How many times after you give an assessment do you leave it and forget it? I’ll be honest; in my early years of teaching, this happened regularly. It is especially likely if someone else is mandating the tests. However, using the assessment data is the most crucial step. If you don’t desegregate your data and use it to inform your teaching, the entire assessment was a waste of time for both you and your students.

Don’t waste another minute! As soon as possible, dive into the assessments to begin analyzing student data. Here are the important data points you want to look for:

Student overall percentage score: Keep in mind; this is only mid-year. Do not expect students to be completely proficient at this time. I categorize my students into 4 groups of proficiency.

  • Proficient: 70% and above
  • Close to Proficient: 60%-70%
  • Below Proficient: 50%-60%
  • Well Below Proficient: >50%

Proficient students are right where they need to be. They still may need some remediation or reteaching in particular skills. Still, they are on track overall with your current teaching and can continue to progress forward at your regular pace. Students who are close to proficient may need a little more remediation to get them where they need to be. Students who are below proficient will likely need a lot of focus, small group instruction, reteaching, and even general reading comprehension support. Students who score well below proficient are likely reading well-below grade level. For these students, I recommend spending most of your time focusing on small group guided reading, fluency, and possibly basic phonics and decoding.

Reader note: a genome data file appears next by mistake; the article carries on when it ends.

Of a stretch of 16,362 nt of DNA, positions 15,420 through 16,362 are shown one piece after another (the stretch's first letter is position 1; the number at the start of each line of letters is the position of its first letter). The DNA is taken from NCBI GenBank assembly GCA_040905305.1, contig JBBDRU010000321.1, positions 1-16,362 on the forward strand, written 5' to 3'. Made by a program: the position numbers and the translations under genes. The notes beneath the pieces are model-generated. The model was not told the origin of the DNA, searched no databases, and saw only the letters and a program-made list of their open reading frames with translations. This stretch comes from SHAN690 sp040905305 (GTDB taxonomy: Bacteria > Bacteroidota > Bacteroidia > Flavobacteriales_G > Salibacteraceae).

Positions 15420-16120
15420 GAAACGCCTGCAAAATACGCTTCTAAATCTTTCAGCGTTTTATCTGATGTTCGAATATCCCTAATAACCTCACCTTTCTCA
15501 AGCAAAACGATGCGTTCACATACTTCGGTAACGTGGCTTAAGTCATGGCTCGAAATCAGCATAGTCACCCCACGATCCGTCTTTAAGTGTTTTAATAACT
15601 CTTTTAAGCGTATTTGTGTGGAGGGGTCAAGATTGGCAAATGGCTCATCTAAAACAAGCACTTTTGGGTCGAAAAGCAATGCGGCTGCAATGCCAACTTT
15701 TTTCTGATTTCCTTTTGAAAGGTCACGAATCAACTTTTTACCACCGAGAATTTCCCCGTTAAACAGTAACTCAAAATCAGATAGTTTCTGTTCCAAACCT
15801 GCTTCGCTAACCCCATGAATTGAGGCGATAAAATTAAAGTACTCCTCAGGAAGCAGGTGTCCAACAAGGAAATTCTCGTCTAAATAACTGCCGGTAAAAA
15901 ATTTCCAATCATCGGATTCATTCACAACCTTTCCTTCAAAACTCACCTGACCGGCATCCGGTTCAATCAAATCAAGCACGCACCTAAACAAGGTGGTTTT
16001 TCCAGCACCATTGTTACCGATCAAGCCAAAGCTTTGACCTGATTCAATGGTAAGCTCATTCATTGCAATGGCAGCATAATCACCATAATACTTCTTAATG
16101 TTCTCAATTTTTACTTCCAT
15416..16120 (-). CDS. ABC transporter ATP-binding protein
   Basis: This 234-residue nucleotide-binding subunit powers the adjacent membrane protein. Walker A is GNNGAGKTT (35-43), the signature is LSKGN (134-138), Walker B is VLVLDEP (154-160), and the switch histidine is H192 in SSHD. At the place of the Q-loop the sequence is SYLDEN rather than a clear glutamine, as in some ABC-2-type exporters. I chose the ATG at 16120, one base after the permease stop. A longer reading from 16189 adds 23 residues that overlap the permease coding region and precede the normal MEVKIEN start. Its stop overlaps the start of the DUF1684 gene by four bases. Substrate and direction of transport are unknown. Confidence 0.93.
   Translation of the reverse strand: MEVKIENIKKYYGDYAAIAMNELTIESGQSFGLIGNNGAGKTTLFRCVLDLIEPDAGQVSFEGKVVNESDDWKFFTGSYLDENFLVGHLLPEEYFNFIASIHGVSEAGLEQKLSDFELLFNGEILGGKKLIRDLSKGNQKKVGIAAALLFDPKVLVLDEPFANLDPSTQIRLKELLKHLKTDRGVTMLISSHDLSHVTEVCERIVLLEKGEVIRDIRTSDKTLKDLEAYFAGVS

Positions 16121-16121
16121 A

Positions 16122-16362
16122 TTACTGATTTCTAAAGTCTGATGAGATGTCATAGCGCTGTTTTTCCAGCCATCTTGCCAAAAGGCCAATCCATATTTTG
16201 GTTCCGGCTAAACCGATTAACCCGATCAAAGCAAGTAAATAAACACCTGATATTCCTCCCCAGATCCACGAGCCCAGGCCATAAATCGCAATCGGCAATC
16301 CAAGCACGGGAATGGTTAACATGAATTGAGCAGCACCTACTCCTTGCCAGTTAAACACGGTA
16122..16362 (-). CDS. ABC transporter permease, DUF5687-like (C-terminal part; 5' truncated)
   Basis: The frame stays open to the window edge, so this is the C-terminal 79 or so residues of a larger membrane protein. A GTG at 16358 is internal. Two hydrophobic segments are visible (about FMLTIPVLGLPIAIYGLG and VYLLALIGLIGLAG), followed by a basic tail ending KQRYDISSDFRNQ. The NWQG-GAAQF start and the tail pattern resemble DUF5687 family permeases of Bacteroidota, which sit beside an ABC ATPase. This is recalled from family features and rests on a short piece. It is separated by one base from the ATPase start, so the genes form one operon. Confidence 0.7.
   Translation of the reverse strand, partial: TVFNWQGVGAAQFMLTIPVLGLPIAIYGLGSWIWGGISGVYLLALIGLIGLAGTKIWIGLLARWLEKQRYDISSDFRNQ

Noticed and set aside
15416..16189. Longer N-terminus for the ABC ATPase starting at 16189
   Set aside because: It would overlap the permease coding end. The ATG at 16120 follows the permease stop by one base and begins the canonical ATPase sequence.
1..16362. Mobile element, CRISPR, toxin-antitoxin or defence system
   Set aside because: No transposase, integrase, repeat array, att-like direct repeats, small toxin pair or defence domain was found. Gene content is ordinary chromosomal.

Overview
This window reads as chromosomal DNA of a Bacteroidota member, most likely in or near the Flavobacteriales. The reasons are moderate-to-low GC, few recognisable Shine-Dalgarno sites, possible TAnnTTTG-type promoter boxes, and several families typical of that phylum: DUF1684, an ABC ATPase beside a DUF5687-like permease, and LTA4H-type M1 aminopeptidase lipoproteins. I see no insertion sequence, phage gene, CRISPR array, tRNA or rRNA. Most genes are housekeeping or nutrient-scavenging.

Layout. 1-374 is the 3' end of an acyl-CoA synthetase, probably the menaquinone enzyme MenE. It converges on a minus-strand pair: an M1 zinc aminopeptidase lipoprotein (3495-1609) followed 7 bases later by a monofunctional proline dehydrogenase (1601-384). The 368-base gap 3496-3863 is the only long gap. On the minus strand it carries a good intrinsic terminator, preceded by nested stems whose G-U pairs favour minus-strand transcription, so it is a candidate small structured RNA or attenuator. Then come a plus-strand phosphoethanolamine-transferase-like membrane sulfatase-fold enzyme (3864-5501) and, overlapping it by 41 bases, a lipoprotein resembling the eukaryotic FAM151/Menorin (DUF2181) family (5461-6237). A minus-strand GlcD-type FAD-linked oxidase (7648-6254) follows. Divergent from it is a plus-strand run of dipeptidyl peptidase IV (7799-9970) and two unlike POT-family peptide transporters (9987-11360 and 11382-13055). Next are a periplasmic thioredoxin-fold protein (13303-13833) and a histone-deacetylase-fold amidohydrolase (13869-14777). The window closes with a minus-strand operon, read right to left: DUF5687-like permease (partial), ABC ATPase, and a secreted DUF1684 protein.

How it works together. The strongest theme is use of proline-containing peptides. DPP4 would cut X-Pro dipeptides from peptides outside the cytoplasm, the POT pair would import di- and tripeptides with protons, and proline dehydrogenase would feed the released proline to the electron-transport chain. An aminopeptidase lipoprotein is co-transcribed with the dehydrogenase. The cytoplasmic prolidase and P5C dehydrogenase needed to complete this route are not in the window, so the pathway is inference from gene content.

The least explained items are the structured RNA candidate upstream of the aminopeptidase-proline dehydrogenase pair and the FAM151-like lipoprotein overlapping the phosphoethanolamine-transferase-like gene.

• Student score on each skill or standard assessed: Create a chart that shows each student’s percentage on every standard or skill. I like to color-code my chart with the above levels to make it easy for me to read and to have a quick reference. After honing in on my students’ proficiency levels by standard, I have a bigger picture of who needs remediation in the class.

Applying Mid-Year Assessment Data to Your Teaching

Using this data, I modify my curriculum map for the upcoming months. The skills or standards with the lowest proficiency should be placed on your calendar first. Usually, these include any skills or standards you have not taught yet. Any other standards which show low overall proficiency should also be placed on your calendar.

Use this data to form small strategy groups. Make lists of students who need reteaching of specific skills. Conduct these small groups like guided reading, except with more targeted instruction and materials that focus on the skill at hand.